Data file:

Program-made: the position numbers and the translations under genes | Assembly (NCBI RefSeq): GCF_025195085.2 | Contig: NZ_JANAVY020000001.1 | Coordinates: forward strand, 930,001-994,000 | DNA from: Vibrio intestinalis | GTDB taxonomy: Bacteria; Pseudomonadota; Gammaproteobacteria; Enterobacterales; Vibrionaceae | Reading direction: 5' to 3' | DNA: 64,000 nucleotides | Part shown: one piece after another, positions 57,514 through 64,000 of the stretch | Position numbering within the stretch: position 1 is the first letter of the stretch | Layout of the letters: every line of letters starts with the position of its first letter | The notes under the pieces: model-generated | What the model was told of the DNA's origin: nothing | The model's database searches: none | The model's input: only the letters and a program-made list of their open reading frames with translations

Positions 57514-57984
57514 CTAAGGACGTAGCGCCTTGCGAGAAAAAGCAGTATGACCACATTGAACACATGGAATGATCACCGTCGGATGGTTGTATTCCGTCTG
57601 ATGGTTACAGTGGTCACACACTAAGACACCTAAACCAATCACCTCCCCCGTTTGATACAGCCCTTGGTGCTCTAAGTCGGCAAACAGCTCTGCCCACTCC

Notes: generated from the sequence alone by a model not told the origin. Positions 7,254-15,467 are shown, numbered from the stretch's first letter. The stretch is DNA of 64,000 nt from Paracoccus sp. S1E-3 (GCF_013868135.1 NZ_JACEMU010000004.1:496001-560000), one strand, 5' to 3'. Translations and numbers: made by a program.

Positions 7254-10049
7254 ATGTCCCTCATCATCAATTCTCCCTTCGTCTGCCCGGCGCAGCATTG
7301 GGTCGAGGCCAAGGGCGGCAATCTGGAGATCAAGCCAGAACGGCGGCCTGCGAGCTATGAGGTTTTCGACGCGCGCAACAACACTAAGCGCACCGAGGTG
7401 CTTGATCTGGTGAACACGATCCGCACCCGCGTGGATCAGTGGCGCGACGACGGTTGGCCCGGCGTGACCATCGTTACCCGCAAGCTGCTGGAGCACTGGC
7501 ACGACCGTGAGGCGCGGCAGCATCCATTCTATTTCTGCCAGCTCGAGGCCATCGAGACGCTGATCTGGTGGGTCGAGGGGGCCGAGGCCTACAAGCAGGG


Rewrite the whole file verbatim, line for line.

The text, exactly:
Program-made: the position numbers and the translations under genes | Assembly (NCBI RefSeq): GCF_025195085.2 | Contig: NZ_JANAVY020000001.1 | Coordinates: forward strand, 930,001-994,000 | DNA from: Vibrio intestinalis | GTDB taxonomy: Bacteria; Pseudomonadota; Gammaproteobacteria; Enterobacterales; Vibrionaceae | Reading direction: 5' to 3' | DNA: 64,000 nucleotides | Part shown: one piece after another, positions 57,514 through 64,000 of the stretch | Position numbering within the stretch: position 1 is the first letter of the stretch | Layout of the letters: every line of letters starts with the position of its first letter | The notes under the pieces: model-generated | What the model was told of the DNA's origin: nothing | The model's database searches: none | The model's input: only the letters and a program-made list of their open reading frames with translations

Positions 57514-57984
57514 CTAAGGACGTAGCGCCTTGCGAGAAAAAGCAGTATGACCACATTGAACACATGGAATGATCACCGTCGGATGGTTGTATTCCGTCTG
57601 ATGGTTACAGTGGTCACACACTAAGACACCTAAACCAATCACCTCCCCCGTTTGATACAGCCCTTGGTGCTCTAAGTCGGCAAACAGCTCTGCCCACTCC

Notes: generated from the sequence alone by a model not told the origin. Positions 7,254-15,467 are shown, numbered from the stretch's first letter. The stretch is DNA of 64,000 nt from Paracoccus sp. S1E-3 (GCF_013868135.1 NZ_JACEMU010000004.1:496001-560000), one strand, 5' to 3'. Translations and numbers: made by a program.

Positions 7254-10049
7254 ATGTCCCTCATCATCAATTCTCCCTTCGTCTGCCCGGCGCAGCATTG
7301 GGTCGAGGCCAAGGGCGGCAATCTGGAGATCAAGCCAGAACGGCGGCCTGCGAGCTATGAGGTTTTCGACGCGCGCAACAACACTAAGCGCACCGAGGTG
7401 CTTGATCTGGTGAACACGATCCGCACCCGCGTGGATCAGTGGCGCGACGACGGTTGGCCCGGCGTGACCATCGTTACCCGCAAGCTGCTGGAGCACTGGC
7501 ACGACCGTGAGGCGCGGCAGCATCCATTCTATTTCTGCCAGCTCGAGGCCATCGAGACGCTGATCTGGTGGGTCGAGGGGGCCGAGGCCTACAAGCAGGG